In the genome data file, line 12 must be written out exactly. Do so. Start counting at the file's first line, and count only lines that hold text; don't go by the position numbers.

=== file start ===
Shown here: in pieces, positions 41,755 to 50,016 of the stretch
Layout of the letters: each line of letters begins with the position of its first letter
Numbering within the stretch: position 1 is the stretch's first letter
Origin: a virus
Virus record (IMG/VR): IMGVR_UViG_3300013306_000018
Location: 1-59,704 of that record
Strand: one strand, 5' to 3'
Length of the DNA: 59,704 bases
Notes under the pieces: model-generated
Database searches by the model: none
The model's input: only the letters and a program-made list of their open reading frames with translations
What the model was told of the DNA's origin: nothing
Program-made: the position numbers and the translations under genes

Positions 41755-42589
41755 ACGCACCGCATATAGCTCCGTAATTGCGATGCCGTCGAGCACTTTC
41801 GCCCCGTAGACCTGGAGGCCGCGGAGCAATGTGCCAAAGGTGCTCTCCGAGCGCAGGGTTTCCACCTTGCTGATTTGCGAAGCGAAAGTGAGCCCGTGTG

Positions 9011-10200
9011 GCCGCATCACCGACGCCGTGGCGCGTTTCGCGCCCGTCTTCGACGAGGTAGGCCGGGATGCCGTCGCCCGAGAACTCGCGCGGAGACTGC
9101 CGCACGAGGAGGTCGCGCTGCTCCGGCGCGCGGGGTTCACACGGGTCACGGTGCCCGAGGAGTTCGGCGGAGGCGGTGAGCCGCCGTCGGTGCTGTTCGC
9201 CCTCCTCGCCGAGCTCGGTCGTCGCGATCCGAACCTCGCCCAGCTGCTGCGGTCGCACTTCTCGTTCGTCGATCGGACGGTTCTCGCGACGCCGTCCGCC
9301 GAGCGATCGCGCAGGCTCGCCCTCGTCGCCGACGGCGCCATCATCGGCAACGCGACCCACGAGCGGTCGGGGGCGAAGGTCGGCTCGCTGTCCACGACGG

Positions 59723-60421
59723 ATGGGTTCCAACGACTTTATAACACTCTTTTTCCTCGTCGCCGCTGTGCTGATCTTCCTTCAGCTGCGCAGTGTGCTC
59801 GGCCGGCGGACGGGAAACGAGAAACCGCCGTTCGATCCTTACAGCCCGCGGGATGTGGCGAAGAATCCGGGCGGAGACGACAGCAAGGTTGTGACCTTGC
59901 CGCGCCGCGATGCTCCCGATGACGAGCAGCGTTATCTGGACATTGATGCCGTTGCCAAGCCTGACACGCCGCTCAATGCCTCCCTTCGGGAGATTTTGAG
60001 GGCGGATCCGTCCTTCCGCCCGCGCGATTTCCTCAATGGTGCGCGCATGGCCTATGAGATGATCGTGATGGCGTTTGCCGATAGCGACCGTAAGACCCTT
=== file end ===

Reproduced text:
What the model was told of the DNA's origin: nothing